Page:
Aisles of Smiles

March 3rd, 2011

By Kevin Wilson

Having attended the annual SEMA Show in Las Vegas for more than 20 years, I’d like to think I’ve seen it all. Every year, the show features a lot of exhibitors, cool customs rides and miles of aisles full of new products. This year had all the usual SEMA Show elements, with one added feature I haven’t seen in nearly two years, smiles.

For the past two years, from the looks of things on the show floor, it was obvious that the SEMA Show was shrinking, mainly due to the state of the economy. While general attendance was up, according to SEMA figures, buyers were few and far between, according to those manning the booths.

The 2008 Show was the first indicator that things were not business as usual. Ironically, the opening day of the show fell on Election Day so, naturally, people were apprehensive about both the economy and the changes in Washington. By the 2009 show, the full effect of the recession was obvious with several companies conspicuously absent that had been regulars at the show for decades. While foot traffic was still good, sparking some hope in the hearts of exhibitors, actual buyers were, again, few and far between.

So, armed with two years of weak business, and little light at the end of the economic tunnel, I was more than pleasantly surprised at this year’s show. From the opening day, the aisles were packed with attendees and low and behold, so were the exhibitor booths. And more importantly, the people in those booths were smiling…go figure.

As part of my SEMA ritual of a week’s worth of walking the show, shaking hands, and catching up with old acquaintances you only see once a year, I have made it a point to take a straw poll—my own automotive aftermarket equivalent of the “state of the union” from the business side. Last year’s doom and gloom was replaced with smiles on the faces of exhibitors who said not only were their booths busy, but the quality of the visitors had improved dramatically. And surprisingly, most were back to doing real business, which is what the SEMA Show is all about in the first place.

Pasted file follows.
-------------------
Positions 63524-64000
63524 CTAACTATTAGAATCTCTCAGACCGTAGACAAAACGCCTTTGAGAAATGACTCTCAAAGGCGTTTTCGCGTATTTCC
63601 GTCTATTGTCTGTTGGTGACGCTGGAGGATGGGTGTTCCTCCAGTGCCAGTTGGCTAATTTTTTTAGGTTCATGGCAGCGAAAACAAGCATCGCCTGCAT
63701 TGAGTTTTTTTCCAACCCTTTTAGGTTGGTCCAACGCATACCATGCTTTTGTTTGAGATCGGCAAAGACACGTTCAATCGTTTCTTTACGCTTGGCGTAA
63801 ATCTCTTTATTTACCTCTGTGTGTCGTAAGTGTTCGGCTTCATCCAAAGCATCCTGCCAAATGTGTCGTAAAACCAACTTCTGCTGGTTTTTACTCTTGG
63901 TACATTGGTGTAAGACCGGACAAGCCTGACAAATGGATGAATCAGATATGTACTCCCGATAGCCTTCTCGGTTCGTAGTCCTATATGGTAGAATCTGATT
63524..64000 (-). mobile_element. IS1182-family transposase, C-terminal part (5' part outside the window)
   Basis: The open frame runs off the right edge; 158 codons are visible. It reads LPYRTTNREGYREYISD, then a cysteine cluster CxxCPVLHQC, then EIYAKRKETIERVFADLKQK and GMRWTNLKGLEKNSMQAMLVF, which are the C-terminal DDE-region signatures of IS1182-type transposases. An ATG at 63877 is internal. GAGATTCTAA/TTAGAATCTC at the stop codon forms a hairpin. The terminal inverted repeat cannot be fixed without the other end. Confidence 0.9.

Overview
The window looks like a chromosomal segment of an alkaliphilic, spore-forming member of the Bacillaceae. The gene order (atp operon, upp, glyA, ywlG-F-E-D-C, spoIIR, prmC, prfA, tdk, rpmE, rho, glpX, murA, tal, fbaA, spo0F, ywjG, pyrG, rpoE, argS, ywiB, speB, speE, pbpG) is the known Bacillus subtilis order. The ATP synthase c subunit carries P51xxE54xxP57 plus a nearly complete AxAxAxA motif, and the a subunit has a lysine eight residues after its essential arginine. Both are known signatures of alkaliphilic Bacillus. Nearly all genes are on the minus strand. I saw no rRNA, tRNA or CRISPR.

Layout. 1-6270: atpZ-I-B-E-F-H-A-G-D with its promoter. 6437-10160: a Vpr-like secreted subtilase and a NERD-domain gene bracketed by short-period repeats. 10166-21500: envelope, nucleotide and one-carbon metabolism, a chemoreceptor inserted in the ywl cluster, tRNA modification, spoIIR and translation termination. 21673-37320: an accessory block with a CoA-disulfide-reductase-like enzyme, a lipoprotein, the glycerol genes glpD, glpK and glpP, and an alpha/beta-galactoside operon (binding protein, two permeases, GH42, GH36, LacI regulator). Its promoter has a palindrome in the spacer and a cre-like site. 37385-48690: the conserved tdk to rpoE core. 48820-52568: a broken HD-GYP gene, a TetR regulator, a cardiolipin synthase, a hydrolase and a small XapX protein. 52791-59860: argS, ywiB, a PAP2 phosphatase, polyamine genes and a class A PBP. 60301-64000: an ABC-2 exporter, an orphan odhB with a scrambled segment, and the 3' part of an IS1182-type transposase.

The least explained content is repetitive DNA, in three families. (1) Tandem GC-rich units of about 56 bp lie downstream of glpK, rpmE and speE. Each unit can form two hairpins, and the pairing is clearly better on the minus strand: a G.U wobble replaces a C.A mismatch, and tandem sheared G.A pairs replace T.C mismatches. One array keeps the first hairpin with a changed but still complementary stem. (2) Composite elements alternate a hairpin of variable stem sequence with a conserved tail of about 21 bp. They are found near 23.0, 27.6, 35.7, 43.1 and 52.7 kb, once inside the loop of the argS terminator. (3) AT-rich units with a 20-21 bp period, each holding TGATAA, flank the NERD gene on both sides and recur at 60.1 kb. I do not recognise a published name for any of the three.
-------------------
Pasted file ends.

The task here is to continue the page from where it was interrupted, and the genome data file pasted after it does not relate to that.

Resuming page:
Having worked the exhibitor side during my brief stint as the director of marketing for a large automotive aftermarket manufacturer, I can tell you the SEMA Show represents a huge expense to everyone who exhibits. Booth space isn’t cheap and the costs of not only setting up the booth and manning it are steep as well. You only hope your return on investment, ie sales, will offset the costs of the show, which also includes transportation, food, and lodging for the staff.

Based on my straw poll, and the fact I talked with folks from the diesel and traditional performance and automotive side of the market, I can honestly say there is a glimmer of hope that the economy is coming back, based on the fact exhibitors are smiling again at SEMA.

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